In Kalki’s epic novel, Ponniyin Selvan, which is about the the early life of 10th century Chola emperor Raja Raja Chola I, there are many references to Buddhism. In the second book, we get to see him in Sri Lanka restoring the Buddhist Viharas and getting impressed by the size of the statues of Buddha. Later when he gets caught in a cyclone and falls sick, he lives in hiding in the Buddhist Monastery of Nagappatinam in Tamil Nadu.
Recently the Archaeological Survey of India had found a 10th century Tamil inscription that mentioned the donation of land to build a Shiva temple in Kolapakkam, 20 km from Chennai. Deciphering the inscriptions, they found two Buddha statues in dhyana pose and some ornamental pillars.
S. Rajavelu, epigraphist, ASI, had recently found that the third inscription belonged to “Sri Vijaya Maharaja,” a king from Sumatra, and that it was issued in his eighth regnal year. The inscription mentions his donating 250 kuzhi (a measurement) of land to Agatheeswarar at Kolapakkam, which was in Perur nadu (country), a sub-division of Puliyur. Sri Vijaya was a contemporary of Raja Raja Chola and the palaeography of the inscription showed the script was similar to that of the period of Raja Raja Chola. Sri Vijaya had a cordial relationship with the Chola kingdom. Although the inscription mentioned Sri Vijaya’s donation to the temple, it indirectly indicated Buddhist activity nearby, because Sri Vijaya was a Buddhist.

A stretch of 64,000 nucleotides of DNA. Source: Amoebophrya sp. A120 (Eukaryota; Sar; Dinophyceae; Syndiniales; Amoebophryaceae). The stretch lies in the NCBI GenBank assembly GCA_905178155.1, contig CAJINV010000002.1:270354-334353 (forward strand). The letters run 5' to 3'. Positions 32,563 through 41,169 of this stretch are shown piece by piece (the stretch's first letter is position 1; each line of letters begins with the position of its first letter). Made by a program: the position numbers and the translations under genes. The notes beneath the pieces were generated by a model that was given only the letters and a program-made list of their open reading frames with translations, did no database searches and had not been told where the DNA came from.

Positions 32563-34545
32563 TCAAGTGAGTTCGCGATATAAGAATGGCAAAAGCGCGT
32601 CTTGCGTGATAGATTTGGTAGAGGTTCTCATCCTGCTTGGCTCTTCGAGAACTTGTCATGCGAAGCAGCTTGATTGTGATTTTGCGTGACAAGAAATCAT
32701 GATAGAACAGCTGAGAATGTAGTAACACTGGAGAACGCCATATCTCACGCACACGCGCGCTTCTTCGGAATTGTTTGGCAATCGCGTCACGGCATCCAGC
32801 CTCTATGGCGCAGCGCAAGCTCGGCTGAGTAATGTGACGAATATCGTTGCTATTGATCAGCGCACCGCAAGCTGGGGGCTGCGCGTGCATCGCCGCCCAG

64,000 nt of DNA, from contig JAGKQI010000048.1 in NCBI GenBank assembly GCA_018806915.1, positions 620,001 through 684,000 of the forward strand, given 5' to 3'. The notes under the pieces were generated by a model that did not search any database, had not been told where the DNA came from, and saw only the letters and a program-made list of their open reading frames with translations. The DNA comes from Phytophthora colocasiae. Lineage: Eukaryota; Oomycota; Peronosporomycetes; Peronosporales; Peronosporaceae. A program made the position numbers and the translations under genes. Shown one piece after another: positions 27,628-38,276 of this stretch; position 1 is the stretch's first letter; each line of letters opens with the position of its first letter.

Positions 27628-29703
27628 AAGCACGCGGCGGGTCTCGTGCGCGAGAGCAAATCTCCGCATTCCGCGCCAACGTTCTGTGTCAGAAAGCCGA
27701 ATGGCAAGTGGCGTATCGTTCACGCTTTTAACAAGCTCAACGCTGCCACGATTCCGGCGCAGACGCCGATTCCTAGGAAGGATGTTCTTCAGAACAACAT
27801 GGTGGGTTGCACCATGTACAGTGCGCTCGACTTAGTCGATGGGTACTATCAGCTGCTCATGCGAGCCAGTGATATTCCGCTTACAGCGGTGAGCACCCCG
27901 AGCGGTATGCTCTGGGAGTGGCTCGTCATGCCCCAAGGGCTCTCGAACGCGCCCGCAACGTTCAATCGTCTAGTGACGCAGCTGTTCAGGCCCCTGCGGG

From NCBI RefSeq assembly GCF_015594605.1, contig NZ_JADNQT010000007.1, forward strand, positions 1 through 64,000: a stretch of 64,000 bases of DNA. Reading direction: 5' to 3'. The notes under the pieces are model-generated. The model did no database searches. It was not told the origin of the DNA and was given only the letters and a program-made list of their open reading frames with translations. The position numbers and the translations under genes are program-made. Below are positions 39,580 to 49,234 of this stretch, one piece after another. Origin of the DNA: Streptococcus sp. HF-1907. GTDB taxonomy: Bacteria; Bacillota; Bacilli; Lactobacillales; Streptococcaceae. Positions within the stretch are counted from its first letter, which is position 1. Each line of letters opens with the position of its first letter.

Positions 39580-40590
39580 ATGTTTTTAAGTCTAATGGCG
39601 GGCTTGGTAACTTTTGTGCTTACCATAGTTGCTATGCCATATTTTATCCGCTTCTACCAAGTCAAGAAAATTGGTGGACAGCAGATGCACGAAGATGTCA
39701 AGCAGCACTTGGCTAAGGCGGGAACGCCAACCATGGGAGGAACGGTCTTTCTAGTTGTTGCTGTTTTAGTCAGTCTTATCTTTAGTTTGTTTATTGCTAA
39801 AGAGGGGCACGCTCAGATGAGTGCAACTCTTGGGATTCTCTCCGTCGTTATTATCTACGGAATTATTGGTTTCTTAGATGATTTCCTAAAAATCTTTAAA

Dr. Satyamurthy and Dr. Rajavelu explored the area and found the ruins of a Buddhist temple close to the Agatheeswarar temple. The two Buddha sculptures and ornamental pillars, in granite, were unearthed. The Buddha sculptures are three feet tall. One sculpture has a dharma chakra on either side of the Buddha. This was sculpted in the ancient region that is now Tamil Nadu. The other sculpture has a three-tiered umbrella above the Buddha’s head and women bearing fly-whisks.
According to Dr. Satyamurthy, the face of this Buddha has Mongoloid features and this sculpture shows South-East Asian influence. One of the ornamental pillars unearthed has a bas-relief of a human face, with a head-gear that shows South-East Asian influence. An image of Ganesa is carved on this pillar.
Kolapakkam perhaps was a centre of Buddhist activity. According to Dr. Rajavelu, this area coming under Tondaimandalam was noted for Buddhist activity about 1,000 years ago, prior to the Chola period. [Buddha statues unearthed near Chennai]
Update: It seems the statues are not that of Buddha, but of Jain thirthankaras
One thought on “10th century Buddhist statues in Chennai”
Hey, amazing blog and nice post. I was wondering if the site misspelt Kalpakkam as Kolapakam, or maybe is there such a place close to Chennai?
I also read your previous post (posted way back in Dec 05) about renaming Kochi to Bangalore! That was a hilarious yet stunningly true and original thought. I quite agree and am also digusted with the politicians ransacking all investment opportunities in Kerala.